4. Wherefore it should be our ambition that the Word of Christ dwell in us richly. 152 For it is not for one kind of battle only that we have to be prepared. This warfare is manifold, and is engaged with a great variety of enemies; neither do all these use the same weapons, nor do they practice the same method of attack; and he who has to join battle with all, must needs know the artifices of all, and be at once both archer and slinger, captain and general, in the ranks and in command, on foot and on horseback, in sea-fight and in siege. In common warfare, indeed, each man repels the enemy by discharging the particular duty which he has undertaken. But here it is otherwise; and if any one wishes to come off conqueror in this warfare, he must understand all forms of the art, as the devil knows well how to introduce his own assailants through any one spot which may happen to be unguarded, and to carry off the sheep. But not so where he perceives the shepherd coming equipped with accurate knowledge at all points, and well acquainted with his plottings. Wherefore we ought to be well-guarded in all parts: for a city, so long as it happens to be surrounded with a wall, laughs to scorn the besiegers, abiding in great security; but if any one makes a breach in the wall, though but of the size of a gate, the rest of the circuit is of no use, although the whole of it stand quite securely; so it is with the city of God: so long as the presence of mind and wisdom of the shepherd, which answers to the wall, protect it on all sides, all the enemys devices end in his confusion and ridicule, and they who dwell within the wall abide unmolested, but wherever any one has been able to demolish a single part, though the rest stand never so fast, through that breach ruin will enter upon the whole. For to what purpose does a man contend earnestly with the Greeks, if at the same time he becomes a prey to the Jews? or get the better of both these and then fall into the clutches of the Manichæans? 153 or after he has proved himself superior to them even, if they who introduce fatalism 154 enter in, and make havoc of the flock? But not to enumerate all the heresies of the devil, it will be enough to say that unless the shepherd is well skilled in refuting them all, the wolf, by means of any one of them, can enter, and devour the greater part of the flock. In ordinary warfare we must always look for victory being won or defeat sustained by the soldiers who are on the field of battle. But in the spiritual warfare the case is quite different. For there it often happens that the combat with one set of enemies secures a victory for others who never engaged in battle at all, nor took any trouble, but were sitting still all the while; and he who has not much experience in such occurrences will get pierced, so to say, with his own sword, and become the laughing-stock of friends and foes alike. I will try by an example to make clear what I am saying. They who receive the wild doctrines of Valentinus and Marcion, 155 and of all whose minds are similarly diseased, exclude the Law given by God to Moses from the catalogue of the Divine Scriptures. But Jews so revere the Law, that although the time has come which annuls it, they still contend for the observance of all its contents, contrary to the purpose of God. But the Church of God, avoiding either extreme, has trodden a middle path, and is neither induced on the one hand to place herself under its yoke, nor on the other does she tolerate its being slandered, but commends it, though its day is over, because of its profitableness while its season lasted. Now it is necessary for him who is going to fight with both these enemies, 156 to be fully conversant with this middle course. For if in wishing to teach the Jews that they are out of date in clinging to the old law, he begins to find fault with it unsparingly, he gives no little handle to those heretics who wish to pull it to pieces; and if in his ambition to stop their mouths he extols it immoderately, and speaks of it with admiration, as p. 66 necessary for this present time, he unseals the lips of the Jews. Again they who labor under the frenzy of Sabellius and the craze of Arius, 157 have both fallen from a sound faith for want of observing a middle course. The name of Christian is applied to both these heretics; but if any one examines their doctrines, he will find the one sect not much better than the Jews, and differing from them only in name, and the other 158 very nearly holding the heresy of Paul of Samosata, 159 and that both are very wide of the truth. Great, therefore, is the danger in such cases, and the way of orthodoxy is narrow and hemmed in by threatening crags on either side, and there is no little fear lest when intending to strike at one enemy we should be wounded by the other. For if any one assert the unity of the Godhead, Sabellius straightway turns that expression to the advantage of his own mental vagary, 160 and if he distinguish the Persons, and say that the Father is one, and the Son another, and the Holy Spirit a third, up gets Arius, ready to wrest that distinction of Persons into a difference of substance; 161 so we must turn and flee both from the impious confounding of the Persons by the one, and the senseless division of the substance by the other, confessing, indeed, that the Godhead of the Father and of the Son and of the Holy Ghost, is all one, while we add thereunto a Trinity of Persons. For then we shall be able to fortify ourselves against the attacks of both heretics. I might tell thee besides these, of several other adversaries against which, except we contend bravely and carefully, we shall leave the field covered with wounds.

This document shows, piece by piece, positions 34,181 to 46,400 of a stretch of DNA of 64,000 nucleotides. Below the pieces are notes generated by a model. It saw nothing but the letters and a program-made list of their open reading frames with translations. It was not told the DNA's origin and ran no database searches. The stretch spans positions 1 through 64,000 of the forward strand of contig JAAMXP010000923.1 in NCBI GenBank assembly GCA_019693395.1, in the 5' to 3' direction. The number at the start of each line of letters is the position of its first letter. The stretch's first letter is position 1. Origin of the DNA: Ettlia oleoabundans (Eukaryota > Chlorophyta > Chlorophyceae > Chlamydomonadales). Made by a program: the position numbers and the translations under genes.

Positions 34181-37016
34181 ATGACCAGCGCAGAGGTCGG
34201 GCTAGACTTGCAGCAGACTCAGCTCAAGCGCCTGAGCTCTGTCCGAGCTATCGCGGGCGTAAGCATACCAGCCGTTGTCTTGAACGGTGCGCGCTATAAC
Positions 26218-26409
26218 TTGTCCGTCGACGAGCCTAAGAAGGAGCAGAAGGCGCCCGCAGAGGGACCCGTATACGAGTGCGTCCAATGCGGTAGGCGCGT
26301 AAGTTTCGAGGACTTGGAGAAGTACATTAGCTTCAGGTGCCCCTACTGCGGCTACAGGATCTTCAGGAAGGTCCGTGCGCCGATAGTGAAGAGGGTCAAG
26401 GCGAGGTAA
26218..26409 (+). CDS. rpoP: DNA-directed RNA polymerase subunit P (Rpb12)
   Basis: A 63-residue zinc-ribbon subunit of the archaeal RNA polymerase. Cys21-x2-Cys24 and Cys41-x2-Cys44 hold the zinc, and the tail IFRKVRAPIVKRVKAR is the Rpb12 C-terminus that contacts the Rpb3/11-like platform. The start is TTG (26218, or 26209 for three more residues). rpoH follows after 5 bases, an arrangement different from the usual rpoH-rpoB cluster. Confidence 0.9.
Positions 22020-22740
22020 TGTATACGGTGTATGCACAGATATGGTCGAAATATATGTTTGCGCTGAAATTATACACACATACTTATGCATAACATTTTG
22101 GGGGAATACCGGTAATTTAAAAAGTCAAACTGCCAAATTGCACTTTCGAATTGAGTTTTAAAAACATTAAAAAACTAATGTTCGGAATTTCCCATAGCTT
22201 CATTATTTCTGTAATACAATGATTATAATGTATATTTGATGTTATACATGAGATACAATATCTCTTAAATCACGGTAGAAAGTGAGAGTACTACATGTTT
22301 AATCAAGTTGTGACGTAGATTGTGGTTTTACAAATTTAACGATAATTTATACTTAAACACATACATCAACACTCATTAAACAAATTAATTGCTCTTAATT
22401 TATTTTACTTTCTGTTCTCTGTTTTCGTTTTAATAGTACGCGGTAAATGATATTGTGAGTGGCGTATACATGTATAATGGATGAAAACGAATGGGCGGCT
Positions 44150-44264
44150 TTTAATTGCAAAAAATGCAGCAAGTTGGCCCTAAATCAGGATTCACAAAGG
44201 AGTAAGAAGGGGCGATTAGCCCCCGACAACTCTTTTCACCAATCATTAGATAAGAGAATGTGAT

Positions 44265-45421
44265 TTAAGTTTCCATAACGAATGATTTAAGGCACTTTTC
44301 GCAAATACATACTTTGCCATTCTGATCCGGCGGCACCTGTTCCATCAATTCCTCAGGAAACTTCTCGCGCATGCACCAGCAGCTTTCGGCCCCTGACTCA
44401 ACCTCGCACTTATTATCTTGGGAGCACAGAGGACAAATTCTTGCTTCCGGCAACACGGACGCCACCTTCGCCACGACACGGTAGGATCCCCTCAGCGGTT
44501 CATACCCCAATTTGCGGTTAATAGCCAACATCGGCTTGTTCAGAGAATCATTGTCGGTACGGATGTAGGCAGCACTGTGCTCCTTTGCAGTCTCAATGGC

5. Why should any one describe the silly chatter of our own people? For these are not less than the attacks upon us from without, while they give the teacher even more trouble. Some out of an idle curiosity are rashly bent upon busying themselves about matters which are neither possible for them to know, nor of any advantage to them if they could know them. Others again demand from God an account of his judgments, and force themselves to sound the depth of that abyss which is unfathomable. “For thy judgments,” saith the Scriptures, “are a great deep,” 162 and about their faith and practice thou wouldest find few of them anxious, but the majority curiously inquiring into matters which it is not possible to discover, and the mere inquiry into which provokes God. For when we make a determined effort to learn what He does not wish us to know, we fail to succeed (for how should we succeed against the will of God?); and there only remains for us the danger arising from our inquiry. Now, though this be the case, whenever any one authoritatively stops the search, into such fathomless depths, he gets himself the reputation of being proud and ignorant; so that at such times much tact is needed on the Bishops part, so as to lead his people away from these unprofitable questions, and himself escape the above-named censures. In short, to meet all these difficulties, there is no help given but that of speech, and if any be destitute of this power, the souls of those who are put under his charge (I mean of the weaker and more meddlesome kind) are no better off than ships continually storm-tossed. So that the Priest should do all that in him lies, to gain this means of strength.